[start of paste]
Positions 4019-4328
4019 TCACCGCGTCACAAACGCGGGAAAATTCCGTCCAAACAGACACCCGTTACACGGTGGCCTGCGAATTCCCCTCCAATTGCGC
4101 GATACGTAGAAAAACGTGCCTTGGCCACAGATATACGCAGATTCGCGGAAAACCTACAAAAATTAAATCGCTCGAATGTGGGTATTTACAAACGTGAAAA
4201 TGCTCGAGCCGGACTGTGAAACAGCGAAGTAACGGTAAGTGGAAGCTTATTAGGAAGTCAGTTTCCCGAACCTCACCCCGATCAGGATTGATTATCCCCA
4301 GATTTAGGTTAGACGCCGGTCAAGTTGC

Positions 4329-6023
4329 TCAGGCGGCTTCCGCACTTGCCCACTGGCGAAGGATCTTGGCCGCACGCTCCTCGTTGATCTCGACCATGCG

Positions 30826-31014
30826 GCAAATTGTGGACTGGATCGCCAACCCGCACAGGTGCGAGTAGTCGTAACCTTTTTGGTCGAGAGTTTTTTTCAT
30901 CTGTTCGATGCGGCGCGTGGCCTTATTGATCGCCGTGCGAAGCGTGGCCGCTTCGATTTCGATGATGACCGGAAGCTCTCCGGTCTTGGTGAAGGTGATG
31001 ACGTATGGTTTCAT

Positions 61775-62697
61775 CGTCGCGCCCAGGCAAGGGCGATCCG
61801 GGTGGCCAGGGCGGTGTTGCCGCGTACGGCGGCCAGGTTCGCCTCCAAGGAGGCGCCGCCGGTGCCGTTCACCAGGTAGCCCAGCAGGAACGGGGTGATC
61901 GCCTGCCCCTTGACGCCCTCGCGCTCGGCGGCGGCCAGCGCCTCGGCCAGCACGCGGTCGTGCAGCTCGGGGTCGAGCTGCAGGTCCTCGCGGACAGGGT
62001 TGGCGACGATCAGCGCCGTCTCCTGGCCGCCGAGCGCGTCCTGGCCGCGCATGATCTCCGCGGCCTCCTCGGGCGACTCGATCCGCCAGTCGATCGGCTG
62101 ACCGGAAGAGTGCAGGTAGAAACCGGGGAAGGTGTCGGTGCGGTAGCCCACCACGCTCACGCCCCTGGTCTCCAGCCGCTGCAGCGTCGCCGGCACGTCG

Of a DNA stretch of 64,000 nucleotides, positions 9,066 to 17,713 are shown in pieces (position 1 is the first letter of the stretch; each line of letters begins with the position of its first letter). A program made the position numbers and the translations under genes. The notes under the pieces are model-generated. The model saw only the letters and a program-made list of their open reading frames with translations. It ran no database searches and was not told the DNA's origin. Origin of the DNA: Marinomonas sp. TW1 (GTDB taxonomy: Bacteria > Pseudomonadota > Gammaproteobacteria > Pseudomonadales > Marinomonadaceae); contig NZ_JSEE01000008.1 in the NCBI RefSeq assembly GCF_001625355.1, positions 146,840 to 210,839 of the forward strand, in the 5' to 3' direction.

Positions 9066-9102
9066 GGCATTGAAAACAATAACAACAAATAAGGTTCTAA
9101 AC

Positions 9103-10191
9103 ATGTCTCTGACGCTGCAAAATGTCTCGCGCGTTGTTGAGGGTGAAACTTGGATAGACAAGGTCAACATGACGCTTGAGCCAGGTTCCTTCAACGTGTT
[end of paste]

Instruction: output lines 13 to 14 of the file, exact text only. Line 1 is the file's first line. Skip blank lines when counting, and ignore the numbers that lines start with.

61775 CGTCGCGCCCAGGCAAGGGCGATCCG
61801 GGTGGCCAGGGCGGTGTTGCCGCGTACGGCGGCCAGGTTCGCCTCCAAGGAGGCGCCGCCGGTGCCGTTCACCAGGTAGCCCAGCAGGAACGGGGTGATC